Academic economists from Harvard University and the University of California, Berkeley have released the results of a research study called the “Equality of Opportunity Project.” The New York Times reported the data, which illustrates income mobility in the U.S., and how likely it is for children growing up in poverty-ridden cities to climb the socio-economic ladder. Based on the earnings and locations of millions of anonymous individuals, the data revealed that geography indeed matters.
The map shows regions of the U.S. in light and dark colors. Lighter colors represent areas where children from low-income families are more likely to move up the income scale, while darker colors shows where children are less likely to do so.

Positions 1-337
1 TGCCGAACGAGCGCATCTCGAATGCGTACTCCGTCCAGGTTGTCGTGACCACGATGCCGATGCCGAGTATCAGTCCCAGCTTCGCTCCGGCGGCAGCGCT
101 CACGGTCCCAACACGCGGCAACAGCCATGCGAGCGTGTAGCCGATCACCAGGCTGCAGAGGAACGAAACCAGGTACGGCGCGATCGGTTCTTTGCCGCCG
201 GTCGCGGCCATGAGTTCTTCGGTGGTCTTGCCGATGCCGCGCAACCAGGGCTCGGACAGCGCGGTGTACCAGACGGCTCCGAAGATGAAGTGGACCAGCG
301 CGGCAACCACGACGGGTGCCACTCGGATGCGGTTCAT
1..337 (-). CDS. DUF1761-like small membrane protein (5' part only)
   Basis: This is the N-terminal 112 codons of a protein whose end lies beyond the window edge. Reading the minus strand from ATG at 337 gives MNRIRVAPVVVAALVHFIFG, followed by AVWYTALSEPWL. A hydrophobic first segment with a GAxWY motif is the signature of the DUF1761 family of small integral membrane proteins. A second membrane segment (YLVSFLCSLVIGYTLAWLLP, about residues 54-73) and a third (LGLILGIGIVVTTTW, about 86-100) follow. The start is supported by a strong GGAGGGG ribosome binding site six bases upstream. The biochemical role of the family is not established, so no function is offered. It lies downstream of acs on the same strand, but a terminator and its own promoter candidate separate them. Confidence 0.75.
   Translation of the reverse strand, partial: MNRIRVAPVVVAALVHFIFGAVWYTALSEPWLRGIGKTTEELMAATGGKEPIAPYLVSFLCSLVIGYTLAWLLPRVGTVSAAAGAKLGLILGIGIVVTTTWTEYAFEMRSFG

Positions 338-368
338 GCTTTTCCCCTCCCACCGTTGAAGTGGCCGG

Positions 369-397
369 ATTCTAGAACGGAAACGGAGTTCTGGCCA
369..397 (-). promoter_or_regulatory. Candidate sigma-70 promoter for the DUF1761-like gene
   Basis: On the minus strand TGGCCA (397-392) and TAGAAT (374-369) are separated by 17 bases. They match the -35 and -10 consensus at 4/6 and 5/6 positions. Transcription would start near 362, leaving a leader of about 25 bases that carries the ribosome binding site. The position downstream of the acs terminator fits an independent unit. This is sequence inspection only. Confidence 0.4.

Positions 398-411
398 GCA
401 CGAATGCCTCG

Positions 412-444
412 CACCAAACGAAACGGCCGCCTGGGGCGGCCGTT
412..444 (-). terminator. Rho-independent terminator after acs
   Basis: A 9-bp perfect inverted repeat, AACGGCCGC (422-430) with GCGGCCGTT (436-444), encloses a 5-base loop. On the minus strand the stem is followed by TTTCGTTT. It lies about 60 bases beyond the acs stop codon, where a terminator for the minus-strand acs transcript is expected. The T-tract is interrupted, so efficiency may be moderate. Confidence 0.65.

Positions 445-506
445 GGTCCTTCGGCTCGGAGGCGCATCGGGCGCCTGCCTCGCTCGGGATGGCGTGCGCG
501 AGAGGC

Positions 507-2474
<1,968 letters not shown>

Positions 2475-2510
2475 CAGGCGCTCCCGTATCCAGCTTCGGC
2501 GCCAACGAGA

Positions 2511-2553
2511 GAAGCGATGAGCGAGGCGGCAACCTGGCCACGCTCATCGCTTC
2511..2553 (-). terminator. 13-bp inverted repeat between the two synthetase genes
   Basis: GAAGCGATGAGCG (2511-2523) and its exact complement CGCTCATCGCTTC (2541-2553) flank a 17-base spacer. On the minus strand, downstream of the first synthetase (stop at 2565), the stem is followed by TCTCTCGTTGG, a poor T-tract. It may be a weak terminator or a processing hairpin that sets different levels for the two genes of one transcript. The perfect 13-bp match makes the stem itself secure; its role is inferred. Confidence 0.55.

The Southeast and Midwest revealed low upward mobility, while the Northeast, Great Plains, and West showed higher rates. More specifically, those living in Salt Lake City, San Jose, and San Francisco had the highest upward mobility rates, while Atlanta, Charlotte, and Indianapolis had the lowest.
In addition, the article contains an interactive graphic where users can type in any city to learn the percentile children are likely to raise their future earnings to based on their parents’ income.